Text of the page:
In recent months, here is some of the feedback I’ve gotten on this blog:

“You are the worst kind of idiot”  – Anonymous, regarding my Tim Burton blog post.

“Yeeeeeaaah…, you have a huge imagination, i”ll give you that. But the answer is obvious, it’s not a codename, and you’re a fucking retard for thinking that it is…”

– Anonymous, regarding my Skyfall blog post.

“I have read your blog about Skyfall proving Bond is a codename and I beleive you take this seriously. You are obsessed with everything having, or potentially getting a reboot. It’s OK, us geeks obsess on such things at times, but using your intelligence and analytical abilities to promote this stuff to less gifted people is shameful. Coming up with plot ideas for imminent Bond films that would only work (not that they could within the franchise) with far more development than you have put in, is a waste of your time. I see things like this and wish that people would use their talents to either come up with their own fiction, or for other things.” – dantmk, WordPress commenter, regarding my Skyfall blog post.

“fuck you” – Anonymous, regarding my Skyfall blog post.

“Fuck off” – Anonymous, regarding my Tim Burton blog post.

So that’s that. The internet is a strange, sad place.

But I’m okay with these kinds reactions to my work, as I’ve come to the conclusion that these are the kinds of things that troubled people say and do on the internet. Some people just have baggage, troubles, struggles, agendas, and these troubles manifest themselves in bizarre comments on silly blog posts about James Bond or Bruce Wayne, or in responses to tweets about Ross Geller. An old expression taught me that what Susie says of Sally says more of Susie than of Sally. Likewise, what commenters say on my blog says more of commenters than of my blog. What Anonymous says of James Bond fan theories says more of Anonymous than of James Bond fan theories.

“You can’t ever find a place that’s nice and peaceful, because there isn’t any.”

And I would prefer that these comments show up on my blog, rather than someone else’s. This internet hate is going to show up in one comment section or another, so why not mine? I enjoy both the readers of this blog and the haters who stumble across it. I’m certain that there are people out there who would be more hurt, more upset, more pained by fuck you comments than me.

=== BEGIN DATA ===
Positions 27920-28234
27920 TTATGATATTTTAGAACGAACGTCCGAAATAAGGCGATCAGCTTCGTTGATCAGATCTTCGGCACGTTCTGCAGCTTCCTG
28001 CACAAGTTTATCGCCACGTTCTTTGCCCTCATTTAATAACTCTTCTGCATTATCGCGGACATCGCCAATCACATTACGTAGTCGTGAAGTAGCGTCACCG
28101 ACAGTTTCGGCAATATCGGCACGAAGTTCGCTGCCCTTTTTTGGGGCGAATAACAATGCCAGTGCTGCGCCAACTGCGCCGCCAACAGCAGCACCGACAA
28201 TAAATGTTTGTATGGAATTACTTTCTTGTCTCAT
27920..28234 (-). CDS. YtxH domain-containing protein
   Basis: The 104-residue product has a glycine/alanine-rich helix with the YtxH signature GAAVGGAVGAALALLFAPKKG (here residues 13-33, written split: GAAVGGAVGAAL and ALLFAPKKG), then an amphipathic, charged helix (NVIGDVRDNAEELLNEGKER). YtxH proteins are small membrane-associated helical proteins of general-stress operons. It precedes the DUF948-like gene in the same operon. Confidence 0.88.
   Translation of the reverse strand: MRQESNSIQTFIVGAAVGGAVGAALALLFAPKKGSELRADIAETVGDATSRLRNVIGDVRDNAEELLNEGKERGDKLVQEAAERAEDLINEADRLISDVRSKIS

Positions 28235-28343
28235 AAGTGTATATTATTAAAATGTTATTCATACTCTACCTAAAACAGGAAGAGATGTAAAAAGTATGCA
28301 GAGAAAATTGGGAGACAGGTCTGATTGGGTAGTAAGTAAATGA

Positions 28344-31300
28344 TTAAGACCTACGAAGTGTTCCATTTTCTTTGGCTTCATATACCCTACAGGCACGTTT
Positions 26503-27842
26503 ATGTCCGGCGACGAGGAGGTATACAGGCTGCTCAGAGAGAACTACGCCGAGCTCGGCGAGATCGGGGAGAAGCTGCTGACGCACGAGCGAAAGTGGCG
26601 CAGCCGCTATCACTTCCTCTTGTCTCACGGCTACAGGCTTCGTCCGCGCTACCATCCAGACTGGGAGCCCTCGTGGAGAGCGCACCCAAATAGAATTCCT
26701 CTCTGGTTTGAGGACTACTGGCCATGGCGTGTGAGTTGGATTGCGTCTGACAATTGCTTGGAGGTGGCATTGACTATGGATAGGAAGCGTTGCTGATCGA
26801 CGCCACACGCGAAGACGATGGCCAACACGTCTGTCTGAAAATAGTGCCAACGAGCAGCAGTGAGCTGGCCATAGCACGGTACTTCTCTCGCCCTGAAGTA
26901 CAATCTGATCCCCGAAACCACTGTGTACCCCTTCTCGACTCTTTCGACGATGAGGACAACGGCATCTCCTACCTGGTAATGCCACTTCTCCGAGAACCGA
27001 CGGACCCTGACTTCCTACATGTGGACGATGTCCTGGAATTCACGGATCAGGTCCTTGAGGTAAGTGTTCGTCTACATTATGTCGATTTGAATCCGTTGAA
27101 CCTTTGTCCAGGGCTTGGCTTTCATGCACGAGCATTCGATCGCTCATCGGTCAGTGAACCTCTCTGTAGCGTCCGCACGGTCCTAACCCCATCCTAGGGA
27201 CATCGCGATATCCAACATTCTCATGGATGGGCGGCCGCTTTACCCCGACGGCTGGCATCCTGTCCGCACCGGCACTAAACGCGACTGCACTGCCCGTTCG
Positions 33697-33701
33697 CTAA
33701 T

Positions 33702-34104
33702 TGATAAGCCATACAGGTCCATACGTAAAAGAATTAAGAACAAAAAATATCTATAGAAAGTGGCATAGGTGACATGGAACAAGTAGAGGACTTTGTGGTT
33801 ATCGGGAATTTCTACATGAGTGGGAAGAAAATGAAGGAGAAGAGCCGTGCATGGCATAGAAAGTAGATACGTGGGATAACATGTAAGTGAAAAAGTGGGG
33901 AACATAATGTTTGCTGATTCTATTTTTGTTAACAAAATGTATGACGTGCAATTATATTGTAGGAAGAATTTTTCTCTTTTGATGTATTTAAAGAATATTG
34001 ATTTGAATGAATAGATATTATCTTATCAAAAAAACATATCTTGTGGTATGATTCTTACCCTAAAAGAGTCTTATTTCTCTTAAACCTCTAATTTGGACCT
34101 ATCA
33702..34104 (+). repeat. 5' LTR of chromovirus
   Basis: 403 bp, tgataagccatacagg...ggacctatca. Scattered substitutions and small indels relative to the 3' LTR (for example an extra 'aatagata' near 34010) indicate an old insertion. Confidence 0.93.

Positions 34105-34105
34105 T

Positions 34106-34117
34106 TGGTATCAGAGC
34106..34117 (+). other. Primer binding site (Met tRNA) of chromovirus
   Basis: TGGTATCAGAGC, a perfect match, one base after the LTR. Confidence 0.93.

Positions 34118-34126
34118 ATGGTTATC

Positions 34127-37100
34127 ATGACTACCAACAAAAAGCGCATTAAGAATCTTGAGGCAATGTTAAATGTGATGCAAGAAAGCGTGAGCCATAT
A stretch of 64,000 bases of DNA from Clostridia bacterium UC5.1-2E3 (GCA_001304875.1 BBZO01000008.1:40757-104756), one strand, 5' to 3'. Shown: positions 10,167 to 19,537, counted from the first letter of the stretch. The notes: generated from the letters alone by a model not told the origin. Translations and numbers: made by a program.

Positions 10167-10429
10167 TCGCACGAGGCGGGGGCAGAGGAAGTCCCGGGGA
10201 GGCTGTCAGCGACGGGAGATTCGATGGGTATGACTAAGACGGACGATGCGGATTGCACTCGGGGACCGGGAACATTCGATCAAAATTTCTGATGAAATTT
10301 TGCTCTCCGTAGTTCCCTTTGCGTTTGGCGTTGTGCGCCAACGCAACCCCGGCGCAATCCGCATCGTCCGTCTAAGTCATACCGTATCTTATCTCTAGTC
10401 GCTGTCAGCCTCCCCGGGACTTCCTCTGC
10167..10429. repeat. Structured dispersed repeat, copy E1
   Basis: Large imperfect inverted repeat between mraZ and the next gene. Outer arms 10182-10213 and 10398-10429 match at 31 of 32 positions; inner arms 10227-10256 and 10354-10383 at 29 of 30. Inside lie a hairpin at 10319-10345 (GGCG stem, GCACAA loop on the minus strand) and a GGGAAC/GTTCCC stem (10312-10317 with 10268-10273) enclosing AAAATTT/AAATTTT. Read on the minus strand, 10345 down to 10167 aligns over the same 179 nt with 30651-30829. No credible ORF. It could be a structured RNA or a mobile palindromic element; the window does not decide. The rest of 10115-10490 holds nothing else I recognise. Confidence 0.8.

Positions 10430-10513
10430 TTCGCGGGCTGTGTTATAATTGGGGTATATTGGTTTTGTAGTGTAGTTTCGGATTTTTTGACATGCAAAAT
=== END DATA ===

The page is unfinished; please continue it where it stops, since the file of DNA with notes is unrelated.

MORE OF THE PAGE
There will always be negative commenters. It reminds me of a certain novel…

“That’s the whole trouble. You can’t ever find a place that’s nice and peaceful, because there isn’t any. You may think there is, but once you get there, when you’re not looking, somebody’ll sneak up and write “Fuck you” right under your nose. Try it sometime. I think, even, if I ever die, and they stick me in a cemetery, and I have a tombstone and all, it’ll say “Holden Caulfield” on it, and then what year I was born and what year I died, and then right under that it’ll say “Fuck you.” I’m positive, in fact.” – Holden Caulfield in JD Salinger’s The Catcher in the Rye.

Haters gonna hate, commenters gonna comment, tweeters gonna tweet, vandals gonna vandalize. So it goes.

But let’s end on an entirely positive note.

A positive note

I don’t only receive negative reactions to my work. To my surprise, I received an email from someone yesterday telling me that a) he agreed about Season Two of True Detective, b) he agreed about Season 2 of The Wire (!!!!!!), and c) he looked forward to reading my forthcoming novel and would like to be emailed when it’s released. I tell you this not to only #humblebrag but to remind both you (and myself) that there is always more positive than negative in this world.

As Rust says to Marty at the end of True Detective’s first season: “Ask me, the light’s winning.”


And don’t worry folks: my forthcoming e-novel (the one about space and robots) will still be released in November.

For more on bullying, please see Made Fun Of, For Liking Superheroes, a blog post in which I discuss bullying (both cyber-bullying and otherwise) and how to react to it.

UPDATE: In fairness to the Frisky, it should be pointed out that the “journalist” referenced above no longer works for them. I have retained the link to the Frisky in the original blog post as I think it’s a good website, even if it has employed a disturbed and hateful “journalist” in the past. 

1 Comment

  1. James Bond was brainwashed?! You know what, you’re onto something there. As for the haters, well, if you don’t have a few of them you’re doing something wrong.